What Does ‘Love your neighbour’ Really Mean?
Written by: Robert D Brinsmead
“Love your neighbour as yourself.” “The one who loves his neighbour as himself has fulfilled the whole of the law.” (On this Paul is correct). Maybe this does not apply to some “neighbours” – ??
Just a minute….Jesus said this love of neighbour must include the bad ones – like those who persecute you, say all manner of evil against you and in other ways despitefully treat you. Should you still love them? Well, Jesus said that you should still bless them and pray for them and not retaliate against them. That sounds like love to me. But it’s still conditional you may say! This moral obligation does not always apply, you suggest. This means love sometimes has to be suspended, like answering the question of Simon Peter, “How many times can my human brother sin against me, and I have to keep forgiving him from my heart?” How far did Jesus let his enemies mistreat him before he said, “no more love for you guys! enough is enough. Father, never forgive them for what they are doing to me right now!”
Some say you have to stop loving evil and dangerous people, and start restraining them (jailing them) or even killing them. So they are suggesting, we may have to stop loving our neighbour/enemy and start some non-loving actions (as they suggest God does or will do at times) with evil people . Against this, I will affirm there is no such time when the great commandment to be human (love your neighbour as yourself) does not apply. I am not saying there is not a time when you might support restraining, even killing certain people. It is not the deed itself that determines its morality, but its purpose and motive. Love (agape) is not a feeling, either romantic or erotic. It is an absolute principle, meaning that it applies at all times and under every conceivable circumstance. This universal law (like the law of gravity) does not require us to like a bad neighbour. That is a feeling, a sentiment. We are still obligated to love whom we do not like.
Love is not science either. It can’t be explained as if it is a chemical reaction. We all sense there are other realities beyond what can be explained by a materialistic science. And we are not anti-science because we believe in the reality of love, goodness, kindness, courage, beauty and moral excellence. Faith is no less a reality because it is beyond the ken of science and materialism. Yet faith has to be based on reasonable grounds otherwise it is just credulity and superstition. If it were based on scientific, materialistic evidence it would not be faith. If anything can be proved beyond the possibility of any questions, then it is not a matter of faith. That God exists is a matter of faith. Faith is not something that is unreasonable. We think that in view of the evidence all around us, it would be more unreasonable not to believe that God is.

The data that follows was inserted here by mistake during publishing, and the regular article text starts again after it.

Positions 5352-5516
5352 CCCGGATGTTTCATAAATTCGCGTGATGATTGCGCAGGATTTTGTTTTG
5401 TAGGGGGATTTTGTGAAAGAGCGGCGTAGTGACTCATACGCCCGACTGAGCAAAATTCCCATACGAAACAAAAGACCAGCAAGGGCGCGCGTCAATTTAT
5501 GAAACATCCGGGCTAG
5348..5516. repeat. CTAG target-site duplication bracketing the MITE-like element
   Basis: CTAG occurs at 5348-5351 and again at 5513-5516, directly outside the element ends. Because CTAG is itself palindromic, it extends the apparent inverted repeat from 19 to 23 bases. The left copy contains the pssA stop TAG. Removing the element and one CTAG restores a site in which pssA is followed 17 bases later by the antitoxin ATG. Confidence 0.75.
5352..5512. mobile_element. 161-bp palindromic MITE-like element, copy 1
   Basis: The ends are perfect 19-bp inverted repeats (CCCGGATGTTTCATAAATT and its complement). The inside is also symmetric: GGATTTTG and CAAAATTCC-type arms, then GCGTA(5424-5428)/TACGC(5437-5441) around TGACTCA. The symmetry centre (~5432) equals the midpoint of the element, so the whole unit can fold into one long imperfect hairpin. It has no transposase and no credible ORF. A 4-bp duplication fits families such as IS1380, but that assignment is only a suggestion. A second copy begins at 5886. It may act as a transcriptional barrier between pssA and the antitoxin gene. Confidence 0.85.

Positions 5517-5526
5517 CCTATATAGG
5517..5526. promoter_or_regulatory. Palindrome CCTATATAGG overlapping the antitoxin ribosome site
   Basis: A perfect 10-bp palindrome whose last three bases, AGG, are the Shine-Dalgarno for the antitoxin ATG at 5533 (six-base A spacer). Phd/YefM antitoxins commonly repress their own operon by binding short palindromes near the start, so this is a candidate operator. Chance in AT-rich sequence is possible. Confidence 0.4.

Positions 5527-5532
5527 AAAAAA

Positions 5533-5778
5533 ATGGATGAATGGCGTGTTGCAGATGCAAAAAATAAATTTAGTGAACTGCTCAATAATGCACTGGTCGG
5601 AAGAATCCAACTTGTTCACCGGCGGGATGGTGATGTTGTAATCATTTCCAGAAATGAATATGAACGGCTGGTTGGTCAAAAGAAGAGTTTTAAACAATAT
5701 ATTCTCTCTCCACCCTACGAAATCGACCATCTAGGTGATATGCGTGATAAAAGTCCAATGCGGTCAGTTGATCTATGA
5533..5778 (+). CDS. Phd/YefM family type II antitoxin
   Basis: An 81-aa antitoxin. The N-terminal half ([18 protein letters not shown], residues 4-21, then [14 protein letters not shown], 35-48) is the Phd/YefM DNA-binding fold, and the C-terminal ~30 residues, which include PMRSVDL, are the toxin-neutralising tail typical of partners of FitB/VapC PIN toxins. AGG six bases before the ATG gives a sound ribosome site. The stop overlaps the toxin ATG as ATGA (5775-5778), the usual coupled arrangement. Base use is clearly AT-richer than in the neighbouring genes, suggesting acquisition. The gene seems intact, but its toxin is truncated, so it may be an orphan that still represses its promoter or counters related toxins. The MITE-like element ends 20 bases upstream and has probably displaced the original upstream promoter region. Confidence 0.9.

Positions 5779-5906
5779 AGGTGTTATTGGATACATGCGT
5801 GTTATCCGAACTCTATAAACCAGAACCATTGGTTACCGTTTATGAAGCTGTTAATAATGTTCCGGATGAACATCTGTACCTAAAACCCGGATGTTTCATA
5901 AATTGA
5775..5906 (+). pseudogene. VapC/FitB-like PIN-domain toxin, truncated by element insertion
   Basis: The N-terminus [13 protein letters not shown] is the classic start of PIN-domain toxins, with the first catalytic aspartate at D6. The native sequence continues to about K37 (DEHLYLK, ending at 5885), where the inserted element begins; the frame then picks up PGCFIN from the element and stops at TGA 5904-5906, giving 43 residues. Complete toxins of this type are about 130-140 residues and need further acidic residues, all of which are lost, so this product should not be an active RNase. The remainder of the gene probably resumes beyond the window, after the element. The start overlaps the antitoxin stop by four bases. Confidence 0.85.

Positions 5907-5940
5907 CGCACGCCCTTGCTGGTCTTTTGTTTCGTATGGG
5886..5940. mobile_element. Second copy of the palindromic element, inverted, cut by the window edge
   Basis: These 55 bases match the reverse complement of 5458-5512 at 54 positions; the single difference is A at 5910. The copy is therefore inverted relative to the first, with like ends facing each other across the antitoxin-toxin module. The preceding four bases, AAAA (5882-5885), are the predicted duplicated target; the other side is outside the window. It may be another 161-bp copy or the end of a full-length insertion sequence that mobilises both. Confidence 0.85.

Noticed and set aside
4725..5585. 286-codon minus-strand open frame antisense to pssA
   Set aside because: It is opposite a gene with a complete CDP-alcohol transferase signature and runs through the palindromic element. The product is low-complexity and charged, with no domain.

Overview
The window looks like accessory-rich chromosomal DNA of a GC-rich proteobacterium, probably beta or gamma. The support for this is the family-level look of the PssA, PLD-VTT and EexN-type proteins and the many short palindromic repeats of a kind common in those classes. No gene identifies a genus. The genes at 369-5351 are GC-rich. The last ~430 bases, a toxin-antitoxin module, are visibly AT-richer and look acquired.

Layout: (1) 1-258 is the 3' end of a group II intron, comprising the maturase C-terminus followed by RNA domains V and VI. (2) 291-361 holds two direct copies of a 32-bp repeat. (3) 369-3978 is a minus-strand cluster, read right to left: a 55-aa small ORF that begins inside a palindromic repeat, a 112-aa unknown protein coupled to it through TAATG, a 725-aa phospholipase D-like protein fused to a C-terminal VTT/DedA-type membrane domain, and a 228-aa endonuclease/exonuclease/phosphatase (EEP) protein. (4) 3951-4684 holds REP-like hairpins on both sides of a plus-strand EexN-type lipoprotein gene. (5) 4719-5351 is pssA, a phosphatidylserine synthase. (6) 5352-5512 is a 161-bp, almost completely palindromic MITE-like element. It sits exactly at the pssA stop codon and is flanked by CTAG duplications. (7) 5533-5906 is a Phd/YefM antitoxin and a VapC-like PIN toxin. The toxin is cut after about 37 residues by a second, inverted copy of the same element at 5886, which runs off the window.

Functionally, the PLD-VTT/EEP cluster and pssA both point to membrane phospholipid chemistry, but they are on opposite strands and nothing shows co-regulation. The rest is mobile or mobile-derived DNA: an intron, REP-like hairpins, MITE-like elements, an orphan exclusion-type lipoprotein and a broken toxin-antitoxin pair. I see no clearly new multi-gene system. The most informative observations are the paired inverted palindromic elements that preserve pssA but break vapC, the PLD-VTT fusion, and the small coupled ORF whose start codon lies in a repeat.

Love does not necessarily demand pacifism. It does not mean there could never be such a thing as the restraining of evil people bent on destroying others. But even those extreme cases do not make love conditional, that is, grant us permission to act with hated, revenge, retaliation and driven by any other principle that is contrary to love.
“God is love” cannot mean only that God has love, but it means love is God’s essence, love is what God is. God will not be and act contrary to what God is. Asking us to believe that God acts without love in any way or in any circumstance is like asking us to believe that God can cease to be God and start acting in an ungodly way. In the same way, to be human means to be created in the image of God, and therefore there never is a point where we are justified in being inhuman – i.e., being unloving or ungodly.
So as far as God is concerned and the human obligation to love our neighbour as ourselves is concerned, “conditional” love is an impossible oxymoron – it is a silly as talking about a level slope or a healthy illness.